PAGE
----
Millennials and Generation Z: How to Prioritize Finances to Get Ahead

October 06, 2017
coffee cup and notebooks

For Millennials, figuring out how and where to save money and invest it is a little trickier than for previous generations.

In many ways this group has the same financial concerns of previous generations. They might be paying off student debt, saving for a house, putting money into retirement accounts, building an emergency fund and even saving for their kids’ schooling. While similar, though, the Millennials’ situation isn’t exactly the same as it was for previous generations.

What ages are Millennials and Generation Y?

Millennials, also known as Generation Y, were born somewhere between 1980 and 2000, the specific years depending on who’s defining it. Right behind them is Generation Z, born after 2000. This group includes anyone from a baby to a high-schooler. Some may be thinking of their future, but they’re probably aren’t doing much to plan for it. But they’ll face the same financial constraints of Generation Y.

How is financial planning different for Millennials?

Combine pension uncertainties with Millennials moving more than previous generations, as well as the prospect of their becoming entrepreneurs or freelancers rather than paid employees, and it makes sense that the retirement burden will fall on them. This, of course, adds more financial pressure than previous generations experienced.

Financial advice for Millennials

Saving your emergency fund

Have a cash emergency fund with three to six months of living expenses. That helps with any unforeseen expenses, such as car or home issues not covered by insurance or job loss. This way an emergency doesn’t cause the person to tap into his or her retirement account, which can trigger adverse tax consequences, or to acquire high interest credit card debt. Once the emergency fund is established, it’s time to tackle other financial issues.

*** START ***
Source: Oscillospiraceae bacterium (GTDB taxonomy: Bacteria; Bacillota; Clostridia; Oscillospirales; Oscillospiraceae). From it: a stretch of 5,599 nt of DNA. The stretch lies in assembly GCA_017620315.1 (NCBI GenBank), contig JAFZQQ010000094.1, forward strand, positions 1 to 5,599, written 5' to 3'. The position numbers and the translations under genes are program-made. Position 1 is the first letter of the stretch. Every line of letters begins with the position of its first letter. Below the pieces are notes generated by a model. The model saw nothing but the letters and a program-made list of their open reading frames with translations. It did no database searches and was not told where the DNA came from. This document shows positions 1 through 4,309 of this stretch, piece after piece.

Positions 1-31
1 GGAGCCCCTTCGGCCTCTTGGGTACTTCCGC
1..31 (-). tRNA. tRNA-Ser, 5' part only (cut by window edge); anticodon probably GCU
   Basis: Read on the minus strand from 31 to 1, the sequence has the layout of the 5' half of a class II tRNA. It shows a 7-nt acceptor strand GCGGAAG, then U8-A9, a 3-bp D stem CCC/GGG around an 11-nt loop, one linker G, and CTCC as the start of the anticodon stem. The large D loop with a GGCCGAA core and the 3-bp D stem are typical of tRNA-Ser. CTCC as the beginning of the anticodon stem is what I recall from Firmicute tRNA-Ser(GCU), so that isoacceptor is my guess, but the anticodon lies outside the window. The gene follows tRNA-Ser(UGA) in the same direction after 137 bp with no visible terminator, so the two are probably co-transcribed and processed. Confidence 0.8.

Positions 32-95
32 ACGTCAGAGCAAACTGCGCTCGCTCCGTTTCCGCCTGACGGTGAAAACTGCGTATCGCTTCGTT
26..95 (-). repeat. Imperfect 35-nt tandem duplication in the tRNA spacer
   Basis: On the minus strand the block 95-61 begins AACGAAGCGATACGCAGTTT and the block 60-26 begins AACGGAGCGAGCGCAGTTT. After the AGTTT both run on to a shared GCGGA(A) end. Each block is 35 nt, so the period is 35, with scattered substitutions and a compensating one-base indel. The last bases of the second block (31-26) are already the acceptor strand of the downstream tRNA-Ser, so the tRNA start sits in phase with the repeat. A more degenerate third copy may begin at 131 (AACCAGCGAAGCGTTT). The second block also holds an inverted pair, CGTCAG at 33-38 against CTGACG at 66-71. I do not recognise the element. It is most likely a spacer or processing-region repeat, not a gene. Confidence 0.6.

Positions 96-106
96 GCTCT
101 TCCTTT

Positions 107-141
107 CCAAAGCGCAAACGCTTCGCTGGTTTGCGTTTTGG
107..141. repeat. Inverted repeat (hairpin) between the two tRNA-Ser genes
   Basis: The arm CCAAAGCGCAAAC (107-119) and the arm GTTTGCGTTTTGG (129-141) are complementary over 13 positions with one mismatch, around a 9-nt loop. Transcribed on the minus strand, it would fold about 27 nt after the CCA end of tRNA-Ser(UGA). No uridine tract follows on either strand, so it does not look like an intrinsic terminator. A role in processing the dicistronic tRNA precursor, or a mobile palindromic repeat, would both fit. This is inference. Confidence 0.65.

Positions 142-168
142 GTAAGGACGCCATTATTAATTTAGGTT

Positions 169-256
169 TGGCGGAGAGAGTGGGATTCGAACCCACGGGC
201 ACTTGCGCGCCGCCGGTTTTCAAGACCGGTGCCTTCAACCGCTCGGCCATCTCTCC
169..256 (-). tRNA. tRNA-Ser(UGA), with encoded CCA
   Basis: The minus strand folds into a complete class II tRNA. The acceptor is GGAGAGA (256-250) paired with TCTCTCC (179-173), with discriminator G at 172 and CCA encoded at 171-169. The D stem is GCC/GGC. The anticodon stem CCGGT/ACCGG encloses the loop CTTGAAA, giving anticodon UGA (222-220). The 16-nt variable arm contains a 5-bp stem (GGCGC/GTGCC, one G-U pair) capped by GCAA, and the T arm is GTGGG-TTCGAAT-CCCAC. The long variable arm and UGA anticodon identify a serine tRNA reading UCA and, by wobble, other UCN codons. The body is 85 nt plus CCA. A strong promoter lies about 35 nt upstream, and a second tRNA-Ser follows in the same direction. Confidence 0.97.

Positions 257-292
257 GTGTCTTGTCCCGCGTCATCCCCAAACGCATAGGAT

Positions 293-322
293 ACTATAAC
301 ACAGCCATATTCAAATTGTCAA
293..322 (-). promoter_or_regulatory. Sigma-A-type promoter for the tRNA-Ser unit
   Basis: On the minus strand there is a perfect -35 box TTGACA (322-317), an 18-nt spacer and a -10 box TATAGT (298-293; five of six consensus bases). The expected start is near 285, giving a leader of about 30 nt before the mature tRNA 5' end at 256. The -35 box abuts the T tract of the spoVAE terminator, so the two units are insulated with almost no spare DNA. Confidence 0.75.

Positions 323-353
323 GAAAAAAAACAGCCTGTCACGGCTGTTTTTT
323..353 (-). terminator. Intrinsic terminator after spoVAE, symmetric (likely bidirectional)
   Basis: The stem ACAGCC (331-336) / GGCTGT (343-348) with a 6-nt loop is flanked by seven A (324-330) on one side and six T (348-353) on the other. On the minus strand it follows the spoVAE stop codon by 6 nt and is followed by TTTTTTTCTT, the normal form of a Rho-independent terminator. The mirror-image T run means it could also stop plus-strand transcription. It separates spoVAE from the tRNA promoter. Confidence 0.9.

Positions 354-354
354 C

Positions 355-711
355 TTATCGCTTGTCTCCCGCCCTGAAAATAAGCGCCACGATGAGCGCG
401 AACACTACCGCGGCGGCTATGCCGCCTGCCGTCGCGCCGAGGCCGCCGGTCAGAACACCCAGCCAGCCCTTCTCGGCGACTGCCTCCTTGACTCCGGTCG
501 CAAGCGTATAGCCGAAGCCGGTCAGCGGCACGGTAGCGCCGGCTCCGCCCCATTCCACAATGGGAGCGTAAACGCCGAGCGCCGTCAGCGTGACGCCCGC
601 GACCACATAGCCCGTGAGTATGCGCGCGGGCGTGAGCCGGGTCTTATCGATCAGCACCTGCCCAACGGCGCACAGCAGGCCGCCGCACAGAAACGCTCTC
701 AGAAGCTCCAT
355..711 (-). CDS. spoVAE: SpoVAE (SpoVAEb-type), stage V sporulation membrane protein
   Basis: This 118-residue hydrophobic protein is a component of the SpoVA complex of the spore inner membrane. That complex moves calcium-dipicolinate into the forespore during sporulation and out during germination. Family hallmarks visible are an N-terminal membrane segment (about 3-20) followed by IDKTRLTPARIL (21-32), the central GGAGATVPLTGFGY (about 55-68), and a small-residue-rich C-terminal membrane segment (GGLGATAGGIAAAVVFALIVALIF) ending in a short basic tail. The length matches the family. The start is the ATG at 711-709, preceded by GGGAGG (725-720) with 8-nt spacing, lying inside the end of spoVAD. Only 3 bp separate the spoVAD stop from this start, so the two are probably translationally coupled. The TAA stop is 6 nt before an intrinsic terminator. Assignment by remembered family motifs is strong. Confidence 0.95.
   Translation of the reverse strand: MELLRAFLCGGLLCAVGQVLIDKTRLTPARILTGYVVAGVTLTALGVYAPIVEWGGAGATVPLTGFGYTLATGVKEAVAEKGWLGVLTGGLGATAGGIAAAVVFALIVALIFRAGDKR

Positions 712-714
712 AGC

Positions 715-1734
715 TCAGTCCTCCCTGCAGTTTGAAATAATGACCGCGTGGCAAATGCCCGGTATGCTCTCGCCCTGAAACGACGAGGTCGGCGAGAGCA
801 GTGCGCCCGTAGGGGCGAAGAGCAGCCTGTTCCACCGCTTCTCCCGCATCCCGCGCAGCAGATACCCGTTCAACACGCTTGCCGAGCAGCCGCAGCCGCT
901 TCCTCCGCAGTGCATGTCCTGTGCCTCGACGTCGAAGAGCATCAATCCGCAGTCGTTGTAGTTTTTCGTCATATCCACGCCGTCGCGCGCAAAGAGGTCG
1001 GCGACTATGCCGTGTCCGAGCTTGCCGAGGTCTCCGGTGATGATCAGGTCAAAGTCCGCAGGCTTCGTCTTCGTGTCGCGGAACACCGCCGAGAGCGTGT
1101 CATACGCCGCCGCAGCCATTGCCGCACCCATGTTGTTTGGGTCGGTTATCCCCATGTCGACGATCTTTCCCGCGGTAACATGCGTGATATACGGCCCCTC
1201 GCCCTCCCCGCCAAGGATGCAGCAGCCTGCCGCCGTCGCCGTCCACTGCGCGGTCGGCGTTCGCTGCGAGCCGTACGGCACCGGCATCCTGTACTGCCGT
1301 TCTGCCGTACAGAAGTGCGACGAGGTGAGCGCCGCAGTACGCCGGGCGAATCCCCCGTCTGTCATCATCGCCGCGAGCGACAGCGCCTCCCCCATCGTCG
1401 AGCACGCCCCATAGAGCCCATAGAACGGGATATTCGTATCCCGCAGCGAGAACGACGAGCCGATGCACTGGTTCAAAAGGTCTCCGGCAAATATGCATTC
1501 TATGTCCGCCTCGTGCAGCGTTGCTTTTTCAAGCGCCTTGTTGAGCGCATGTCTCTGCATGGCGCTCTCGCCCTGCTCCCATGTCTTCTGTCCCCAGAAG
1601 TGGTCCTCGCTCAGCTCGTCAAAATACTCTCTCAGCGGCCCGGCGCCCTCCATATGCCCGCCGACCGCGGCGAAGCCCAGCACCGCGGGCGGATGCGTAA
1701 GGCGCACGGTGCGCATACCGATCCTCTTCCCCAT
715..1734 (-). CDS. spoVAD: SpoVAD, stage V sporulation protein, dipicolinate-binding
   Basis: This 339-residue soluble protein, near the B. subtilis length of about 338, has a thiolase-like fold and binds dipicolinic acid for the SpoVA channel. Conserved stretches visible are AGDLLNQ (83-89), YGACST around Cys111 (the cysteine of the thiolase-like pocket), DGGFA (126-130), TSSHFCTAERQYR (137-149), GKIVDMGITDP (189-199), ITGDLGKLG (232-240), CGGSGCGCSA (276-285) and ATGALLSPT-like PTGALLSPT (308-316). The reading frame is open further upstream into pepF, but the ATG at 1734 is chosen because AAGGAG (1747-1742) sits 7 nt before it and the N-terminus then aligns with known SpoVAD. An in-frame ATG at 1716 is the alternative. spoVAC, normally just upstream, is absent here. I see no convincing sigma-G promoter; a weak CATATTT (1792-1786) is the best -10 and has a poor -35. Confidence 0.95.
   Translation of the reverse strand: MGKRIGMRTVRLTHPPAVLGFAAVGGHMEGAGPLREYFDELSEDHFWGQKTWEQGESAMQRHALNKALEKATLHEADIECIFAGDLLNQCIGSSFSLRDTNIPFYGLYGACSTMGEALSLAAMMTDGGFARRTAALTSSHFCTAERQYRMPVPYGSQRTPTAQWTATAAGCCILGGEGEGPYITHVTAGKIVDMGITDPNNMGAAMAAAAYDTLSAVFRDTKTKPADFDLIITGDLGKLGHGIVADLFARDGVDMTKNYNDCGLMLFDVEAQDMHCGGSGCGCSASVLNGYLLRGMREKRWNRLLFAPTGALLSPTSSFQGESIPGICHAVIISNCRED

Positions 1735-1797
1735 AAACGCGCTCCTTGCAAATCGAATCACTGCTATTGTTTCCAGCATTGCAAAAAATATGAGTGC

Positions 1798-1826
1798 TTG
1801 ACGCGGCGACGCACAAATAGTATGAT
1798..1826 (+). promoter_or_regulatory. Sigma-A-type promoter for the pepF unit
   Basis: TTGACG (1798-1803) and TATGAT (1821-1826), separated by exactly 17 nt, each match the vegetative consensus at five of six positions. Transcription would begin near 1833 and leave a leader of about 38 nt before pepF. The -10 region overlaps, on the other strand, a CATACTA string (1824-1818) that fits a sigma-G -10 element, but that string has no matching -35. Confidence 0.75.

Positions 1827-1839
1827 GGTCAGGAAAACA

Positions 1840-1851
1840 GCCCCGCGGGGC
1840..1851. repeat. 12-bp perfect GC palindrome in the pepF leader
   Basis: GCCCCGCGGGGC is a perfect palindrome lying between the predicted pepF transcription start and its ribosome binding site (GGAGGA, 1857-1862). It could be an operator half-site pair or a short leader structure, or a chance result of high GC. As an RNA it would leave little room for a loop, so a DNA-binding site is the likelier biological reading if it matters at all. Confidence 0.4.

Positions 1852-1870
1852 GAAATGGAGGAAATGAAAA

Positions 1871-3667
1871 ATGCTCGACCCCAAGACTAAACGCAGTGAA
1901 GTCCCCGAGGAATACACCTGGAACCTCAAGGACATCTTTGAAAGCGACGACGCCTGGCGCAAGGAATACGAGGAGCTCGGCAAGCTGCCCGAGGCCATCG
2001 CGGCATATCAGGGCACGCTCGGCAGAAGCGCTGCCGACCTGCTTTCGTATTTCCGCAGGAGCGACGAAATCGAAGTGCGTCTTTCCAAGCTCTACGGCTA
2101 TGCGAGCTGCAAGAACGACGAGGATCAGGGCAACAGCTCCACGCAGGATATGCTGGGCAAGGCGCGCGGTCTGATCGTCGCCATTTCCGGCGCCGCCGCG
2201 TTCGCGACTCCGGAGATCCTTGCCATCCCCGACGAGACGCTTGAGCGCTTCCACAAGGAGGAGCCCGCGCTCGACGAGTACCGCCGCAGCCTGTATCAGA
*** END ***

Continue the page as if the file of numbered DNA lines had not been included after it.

Manage your debt

Start with consumer credit cards, as the interest rates on these are usually the highest, often around 18% to 20%. Pay off student loans. Managing student debt is a big concern for this generation. According to the National Financial Capability Study, about 40% of Millennials have student debt and more than a third have car loans. About 30% have more than one type of long-term debt, which might also include a mortgage. That makes debt management a big priority.

Start a retirement account

Starting one in your early 20s makes it much easier to reach a retirement goal than in your 40s. Take advantage of an employer’s 401(k) match, if available. That’s free money. With additional money to invest, open a Roth IRA where the money grows tax free.

Think about this: Compound interest works even better for teenagers than for mid-20s Millennials. A $2,000 savings in a Roth IRA, at 7%, will add up to more than $65,000 by the time you’re in your 60s. Wait for 10 years to invest the $2000 and you’ll wind up with about $33,000. Get more facts on Millennials and saving for retirement.

While for Generation Z these suggestions might seem to deal with remote issues, high school and college are good times to start thinking about finances. Attitudes about money and savings are formed early.

Raise your financial consciousness

Spend an hour a week on your finances, understanding what you owe on loans and living expenses and exactly what money is coming in and going out. If there’s continually not enough money at the end of the month, consider taking a part-time job or adding freelance work into the mix.

During that weekly financial time, review your retirement plans.

Though conventional wisdom says to buy a house, that’s not the right decision for everyone.  Buying a house doesn’t make sense in all situations, given the high divorce rate and Millennials moving frequently. Either contingency can make a home purchase problematic and can cause financial losses, especially if the home needs to be sold within the first few years.

When your finances are under control, take a look at your life goals, whether that means taking a big vacation to Europe, saving for an engagement ring or buying a house. Having a clear sense of priorities helps define goals and on how to get going on the path to those goals. Find a financial professional you trust who can help get you started on the path to financial security.



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